To Stephen Cathalan, Sr.
Paris Aug. 13. 1788.
I have to acknolege the receipt of your two favors of June and July 11. and to thank you for the political intelligence they contained which is always interesting to me. I will ask a continuance of this, and especially that you inform me from time to time of the movements in the ports of Marseilles and Toulon which may seem to indicate peace or war. These are the most certain presages possible, and being conveyed to me from all the ports, they will always enable me to judge of the intentions or expectations of the ministry, and to notify you of the result of the intelligence from all the ports, that you may communicate it to the American commerce.
I have the pleasure to inform you that the new constitution proposed to the United states, has been established by the votes of 9. states. It is happy for us to get this operation over before the war kindled in Europe could affect us, as by rendering us more respectable we shall be more probably permitted by all parties to remain neutral.
I take the liberty of putting under your cover a letter for Mr. Bernard, containing some seeds, and another to Giuseppe Chiappe our consul at Mogador. I thank you for your settlement of the price of the Observations meteorologiques, and I have repaid the 60. livres to Sr. John Lambert in your name.
When the nursery man, whom you have been so good as to employ to prepare the olives and olive plants to be sent to Charleston, shall be executing that commission, I shall be glad if he will at the same time prepare a few plants only1 of the following kinds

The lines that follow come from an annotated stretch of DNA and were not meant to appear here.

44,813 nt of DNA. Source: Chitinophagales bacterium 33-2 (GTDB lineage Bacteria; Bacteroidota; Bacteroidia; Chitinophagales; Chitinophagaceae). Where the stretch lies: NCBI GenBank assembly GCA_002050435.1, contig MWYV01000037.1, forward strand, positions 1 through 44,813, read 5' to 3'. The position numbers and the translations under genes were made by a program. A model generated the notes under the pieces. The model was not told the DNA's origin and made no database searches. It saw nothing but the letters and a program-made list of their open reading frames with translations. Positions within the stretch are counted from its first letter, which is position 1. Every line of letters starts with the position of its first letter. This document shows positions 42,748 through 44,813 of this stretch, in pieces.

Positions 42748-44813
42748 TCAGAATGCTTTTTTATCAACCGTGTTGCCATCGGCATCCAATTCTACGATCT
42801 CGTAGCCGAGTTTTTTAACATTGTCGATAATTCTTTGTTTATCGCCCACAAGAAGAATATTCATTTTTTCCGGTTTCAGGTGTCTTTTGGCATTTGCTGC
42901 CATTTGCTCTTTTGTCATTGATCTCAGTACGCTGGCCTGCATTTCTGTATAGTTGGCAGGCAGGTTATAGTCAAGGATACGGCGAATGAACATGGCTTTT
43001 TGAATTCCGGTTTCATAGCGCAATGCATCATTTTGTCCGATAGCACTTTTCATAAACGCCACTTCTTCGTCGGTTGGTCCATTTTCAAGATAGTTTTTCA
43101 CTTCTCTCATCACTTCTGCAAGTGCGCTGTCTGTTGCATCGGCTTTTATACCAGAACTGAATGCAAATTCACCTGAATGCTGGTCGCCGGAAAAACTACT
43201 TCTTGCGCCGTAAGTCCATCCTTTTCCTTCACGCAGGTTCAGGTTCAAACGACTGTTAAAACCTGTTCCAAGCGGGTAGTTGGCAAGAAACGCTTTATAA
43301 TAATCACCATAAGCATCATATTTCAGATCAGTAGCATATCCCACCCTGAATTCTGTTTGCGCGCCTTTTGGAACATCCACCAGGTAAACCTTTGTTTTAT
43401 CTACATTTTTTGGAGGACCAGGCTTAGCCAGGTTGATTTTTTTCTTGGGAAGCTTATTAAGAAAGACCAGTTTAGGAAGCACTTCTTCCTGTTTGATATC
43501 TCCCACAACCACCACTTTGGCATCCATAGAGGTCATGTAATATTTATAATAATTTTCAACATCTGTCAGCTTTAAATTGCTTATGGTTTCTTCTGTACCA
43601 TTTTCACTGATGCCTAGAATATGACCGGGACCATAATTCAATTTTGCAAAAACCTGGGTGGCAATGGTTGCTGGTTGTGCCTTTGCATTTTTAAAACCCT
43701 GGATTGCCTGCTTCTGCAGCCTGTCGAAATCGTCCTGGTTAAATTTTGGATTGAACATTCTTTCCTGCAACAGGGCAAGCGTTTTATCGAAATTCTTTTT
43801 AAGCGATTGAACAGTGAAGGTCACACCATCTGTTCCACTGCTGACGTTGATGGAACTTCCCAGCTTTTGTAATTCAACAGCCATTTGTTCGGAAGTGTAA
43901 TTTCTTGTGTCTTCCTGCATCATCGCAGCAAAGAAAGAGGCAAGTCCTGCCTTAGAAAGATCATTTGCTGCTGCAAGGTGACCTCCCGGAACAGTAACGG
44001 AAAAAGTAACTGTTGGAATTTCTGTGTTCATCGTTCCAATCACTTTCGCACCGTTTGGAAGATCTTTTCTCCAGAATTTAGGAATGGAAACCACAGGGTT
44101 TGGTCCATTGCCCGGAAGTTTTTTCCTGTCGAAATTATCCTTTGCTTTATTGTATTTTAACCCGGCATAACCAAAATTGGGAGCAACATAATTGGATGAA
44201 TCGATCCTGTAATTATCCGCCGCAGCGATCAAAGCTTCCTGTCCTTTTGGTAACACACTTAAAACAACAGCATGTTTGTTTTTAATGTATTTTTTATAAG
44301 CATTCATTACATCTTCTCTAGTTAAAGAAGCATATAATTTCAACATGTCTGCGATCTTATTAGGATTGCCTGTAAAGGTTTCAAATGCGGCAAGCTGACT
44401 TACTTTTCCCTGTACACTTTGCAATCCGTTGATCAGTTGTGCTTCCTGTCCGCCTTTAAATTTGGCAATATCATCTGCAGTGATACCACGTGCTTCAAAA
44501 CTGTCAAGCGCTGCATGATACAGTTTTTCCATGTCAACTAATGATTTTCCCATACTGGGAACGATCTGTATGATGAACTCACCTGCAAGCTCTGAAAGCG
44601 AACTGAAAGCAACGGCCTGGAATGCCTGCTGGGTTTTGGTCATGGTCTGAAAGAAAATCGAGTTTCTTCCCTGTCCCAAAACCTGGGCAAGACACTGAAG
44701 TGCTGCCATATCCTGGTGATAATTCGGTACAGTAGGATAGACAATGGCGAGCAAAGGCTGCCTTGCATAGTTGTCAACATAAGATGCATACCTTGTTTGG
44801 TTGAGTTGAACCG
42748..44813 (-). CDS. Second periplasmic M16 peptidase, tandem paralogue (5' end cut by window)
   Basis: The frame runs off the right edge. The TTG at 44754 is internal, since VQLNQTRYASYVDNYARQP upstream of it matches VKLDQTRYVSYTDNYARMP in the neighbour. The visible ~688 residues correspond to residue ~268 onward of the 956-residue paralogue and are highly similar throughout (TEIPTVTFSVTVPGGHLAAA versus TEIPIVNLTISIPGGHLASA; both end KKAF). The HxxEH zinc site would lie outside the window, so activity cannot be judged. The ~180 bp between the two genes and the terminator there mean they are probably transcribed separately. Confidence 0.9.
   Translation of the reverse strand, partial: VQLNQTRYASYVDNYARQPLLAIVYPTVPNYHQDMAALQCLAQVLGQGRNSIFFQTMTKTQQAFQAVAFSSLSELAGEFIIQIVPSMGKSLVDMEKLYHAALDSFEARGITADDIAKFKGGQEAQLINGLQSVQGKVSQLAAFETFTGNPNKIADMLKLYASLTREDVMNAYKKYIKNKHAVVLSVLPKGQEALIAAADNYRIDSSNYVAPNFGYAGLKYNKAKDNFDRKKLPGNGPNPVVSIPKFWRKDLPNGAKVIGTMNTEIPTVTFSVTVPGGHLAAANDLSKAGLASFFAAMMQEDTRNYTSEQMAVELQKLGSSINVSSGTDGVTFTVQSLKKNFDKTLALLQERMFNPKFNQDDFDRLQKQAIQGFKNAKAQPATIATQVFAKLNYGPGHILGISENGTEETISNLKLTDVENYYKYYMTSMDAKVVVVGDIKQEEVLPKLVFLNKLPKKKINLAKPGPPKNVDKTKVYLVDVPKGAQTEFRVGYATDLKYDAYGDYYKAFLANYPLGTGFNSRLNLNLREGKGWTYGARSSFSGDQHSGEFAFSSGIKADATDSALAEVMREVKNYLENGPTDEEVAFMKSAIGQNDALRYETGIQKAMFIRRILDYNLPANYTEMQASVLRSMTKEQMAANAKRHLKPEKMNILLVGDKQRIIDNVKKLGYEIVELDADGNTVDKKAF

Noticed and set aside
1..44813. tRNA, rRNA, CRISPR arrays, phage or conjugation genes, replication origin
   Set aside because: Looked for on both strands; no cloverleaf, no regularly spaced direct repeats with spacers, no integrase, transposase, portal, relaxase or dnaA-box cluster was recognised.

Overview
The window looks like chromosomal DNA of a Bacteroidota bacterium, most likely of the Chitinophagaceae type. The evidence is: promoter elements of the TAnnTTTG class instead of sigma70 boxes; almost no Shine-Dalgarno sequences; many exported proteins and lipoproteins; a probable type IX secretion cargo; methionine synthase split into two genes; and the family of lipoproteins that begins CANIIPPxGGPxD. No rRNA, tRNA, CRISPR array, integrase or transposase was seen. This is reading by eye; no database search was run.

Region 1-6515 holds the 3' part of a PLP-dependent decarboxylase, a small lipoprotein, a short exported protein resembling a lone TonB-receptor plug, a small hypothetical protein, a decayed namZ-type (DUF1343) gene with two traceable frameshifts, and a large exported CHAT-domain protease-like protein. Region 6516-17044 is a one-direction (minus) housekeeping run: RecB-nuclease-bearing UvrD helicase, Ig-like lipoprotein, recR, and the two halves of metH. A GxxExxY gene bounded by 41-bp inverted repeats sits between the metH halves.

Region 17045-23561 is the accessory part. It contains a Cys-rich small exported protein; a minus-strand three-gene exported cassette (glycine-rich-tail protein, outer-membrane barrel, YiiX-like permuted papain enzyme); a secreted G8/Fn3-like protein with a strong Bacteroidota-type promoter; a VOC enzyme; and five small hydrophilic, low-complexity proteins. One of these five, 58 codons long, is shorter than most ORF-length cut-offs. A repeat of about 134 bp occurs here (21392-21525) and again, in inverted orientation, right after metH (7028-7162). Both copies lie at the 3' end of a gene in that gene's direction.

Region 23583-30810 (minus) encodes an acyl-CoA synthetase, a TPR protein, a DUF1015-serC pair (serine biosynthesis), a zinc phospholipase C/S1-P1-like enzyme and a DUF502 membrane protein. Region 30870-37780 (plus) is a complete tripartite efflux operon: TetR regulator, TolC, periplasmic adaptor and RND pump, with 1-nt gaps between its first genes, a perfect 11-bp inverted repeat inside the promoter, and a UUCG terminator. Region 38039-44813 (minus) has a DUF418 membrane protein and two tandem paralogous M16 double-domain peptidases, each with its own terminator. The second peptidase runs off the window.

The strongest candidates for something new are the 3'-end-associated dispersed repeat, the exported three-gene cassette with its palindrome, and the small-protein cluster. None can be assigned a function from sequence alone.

- Figs, the best kind for drying, and the best kind for eating fresh.
- Raisins. The best kind for drying. A few plants.
- Brugnolles. Do.
- Cork trees, a few plants.
Pistaches A few plants. Capers
I desire only a few plants of each of these that they may not take too much of the place of the olives which is our great object, and the sole one we have at heart. If you will be so good as to give the Nursery man this order immediately, it will save you the necessity of recurring to my letter when the season comes. I have the honour to be with great and sincere esteem, Sir your most obedient & most humble servt.,
PrC (DLC). Enclosures: (1) TJ to Bernard, 12 Aug. 1788. (2) TJ to Chiappe, following.
An entry in TJ’s Account Book for 2 Aug. 1788 and a receipt of the same date (DLC), signed by “Abbema & Cie. successeurs de M. le Chev. Lambert,” show when the payment of 60 was made and credited to Cathalan.
1. The preceding four words are in substitution for “some,” deleted, and their repetition elsewhere in the text indicates how strongly TJ felt about the need for concentrating on the “great object.”